Psychological Medicine (2012), 42, 15–28. f Cambridge University Press 2011 doi:10.

1017/S0033291711000985

O R I G I N A L AR T I C LE

The structure of depression, anxiety and somatic symptoms in primary care
L. J. Simms1*, J. J. Prisciandaro2, R. F. Krueger3 and D. P. Goldberg4
1 2

University at Buffalo, The State University of New York, Buffalo, New York, USA Medical University of South Carolina, Charleston, SC, USA 3 University of Minnesota – Twin Cities, Minneapolis, MN, USA 4 Institute of Psychiatry, King’s College London, UK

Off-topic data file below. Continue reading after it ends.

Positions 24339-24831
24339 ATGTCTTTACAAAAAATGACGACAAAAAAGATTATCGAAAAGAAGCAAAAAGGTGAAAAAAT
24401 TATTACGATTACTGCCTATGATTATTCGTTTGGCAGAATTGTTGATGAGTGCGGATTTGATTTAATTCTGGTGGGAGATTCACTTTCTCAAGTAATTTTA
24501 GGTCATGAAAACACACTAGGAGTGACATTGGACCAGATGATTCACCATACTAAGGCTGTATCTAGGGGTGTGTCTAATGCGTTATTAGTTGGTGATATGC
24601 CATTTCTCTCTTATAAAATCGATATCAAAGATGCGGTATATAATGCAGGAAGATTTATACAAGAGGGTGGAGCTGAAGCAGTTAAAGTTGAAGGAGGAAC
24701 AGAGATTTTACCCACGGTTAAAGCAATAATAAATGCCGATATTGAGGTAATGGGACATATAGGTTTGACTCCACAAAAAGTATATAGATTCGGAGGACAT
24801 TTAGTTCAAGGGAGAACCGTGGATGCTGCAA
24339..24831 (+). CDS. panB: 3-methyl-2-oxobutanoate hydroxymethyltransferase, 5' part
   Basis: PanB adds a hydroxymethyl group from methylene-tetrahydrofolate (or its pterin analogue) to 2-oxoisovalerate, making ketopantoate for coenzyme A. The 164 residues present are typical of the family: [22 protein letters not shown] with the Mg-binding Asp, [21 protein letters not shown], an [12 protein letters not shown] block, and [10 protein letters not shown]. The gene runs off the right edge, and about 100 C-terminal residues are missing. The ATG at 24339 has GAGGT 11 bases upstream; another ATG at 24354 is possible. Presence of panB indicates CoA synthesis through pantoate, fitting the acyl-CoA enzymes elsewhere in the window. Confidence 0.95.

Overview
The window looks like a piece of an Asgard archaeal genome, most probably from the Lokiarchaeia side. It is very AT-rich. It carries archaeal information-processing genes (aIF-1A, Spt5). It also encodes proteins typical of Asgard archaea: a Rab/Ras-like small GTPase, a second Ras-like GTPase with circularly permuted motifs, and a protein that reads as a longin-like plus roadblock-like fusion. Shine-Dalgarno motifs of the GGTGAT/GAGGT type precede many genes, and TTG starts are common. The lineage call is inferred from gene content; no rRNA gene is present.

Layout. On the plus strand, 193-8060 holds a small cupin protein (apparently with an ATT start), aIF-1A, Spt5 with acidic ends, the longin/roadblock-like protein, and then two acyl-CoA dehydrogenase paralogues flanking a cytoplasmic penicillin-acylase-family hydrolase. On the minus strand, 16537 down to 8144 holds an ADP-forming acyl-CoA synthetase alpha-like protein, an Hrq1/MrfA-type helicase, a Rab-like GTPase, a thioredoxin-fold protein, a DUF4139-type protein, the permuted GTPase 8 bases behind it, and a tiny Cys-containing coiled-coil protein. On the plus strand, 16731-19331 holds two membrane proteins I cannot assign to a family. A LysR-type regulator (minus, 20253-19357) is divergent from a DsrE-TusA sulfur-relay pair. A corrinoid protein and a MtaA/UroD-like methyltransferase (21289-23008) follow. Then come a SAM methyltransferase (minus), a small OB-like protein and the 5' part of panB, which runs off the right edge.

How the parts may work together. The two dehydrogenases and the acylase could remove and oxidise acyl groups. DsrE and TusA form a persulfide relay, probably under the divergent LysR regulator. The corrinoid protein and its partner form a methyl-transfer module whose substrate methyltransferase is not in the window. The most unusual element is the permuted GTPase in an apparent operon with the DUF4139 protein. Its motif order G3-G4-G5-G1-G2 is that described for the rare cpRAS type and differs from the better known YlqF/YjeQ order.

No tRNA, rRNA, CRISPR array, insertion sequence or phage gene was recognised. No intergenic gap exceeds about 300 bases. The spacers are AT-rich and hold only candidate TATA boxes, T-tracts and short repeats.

Background. Observed co-morbidity among the mood and anxiety disorders has led to the development of increasingly sophisticated dimensional models to represent the common and unique features of these disorders. Patients often present to primary care settings with a complex mixture of anxiety, depression and somatic symptoms. However, relatively little is known about how somatic symptoms fit into existing dimensional models. Method. We examined the structure of 91 anxiety, depression and somatic symptoms in a sample of 5433 primary care patients drawn from 14 countries. One-, two- and three-factor lower-order models were considered ; higherorder and hierarchical variants were studied for the best-fitting lower-order model. Results. A hierarchical, bifactor model with all symptoms loading simultaneously on a general factor, along with one of three specific anxiety, depression and somatic factors, was the best-fitting model. The general factor accounted for the bulk of symptom variance and was associated with psychosocial dysfunction. Specific depression and somatic symptom factors accounted for meaningful incremental variance in diagnosis and dysfunction, whereas anxiety variance was associated primarily with the general factor. Conclusions. The results (a) are consistent with previous studies showing the presence and importance of a broad internalizing or distress factor linking diverse emotional disorders, and (b) extend the bounds of internalizing to include somatic complaints with non-physical etiologies. Received 24 September 2010 ; Revised 6 May 2011 ; Accepted 14 May 2011 ; First published online 20 June 2011 Key words : Anxiety, bifactor model, depression, diagnosis, somatization.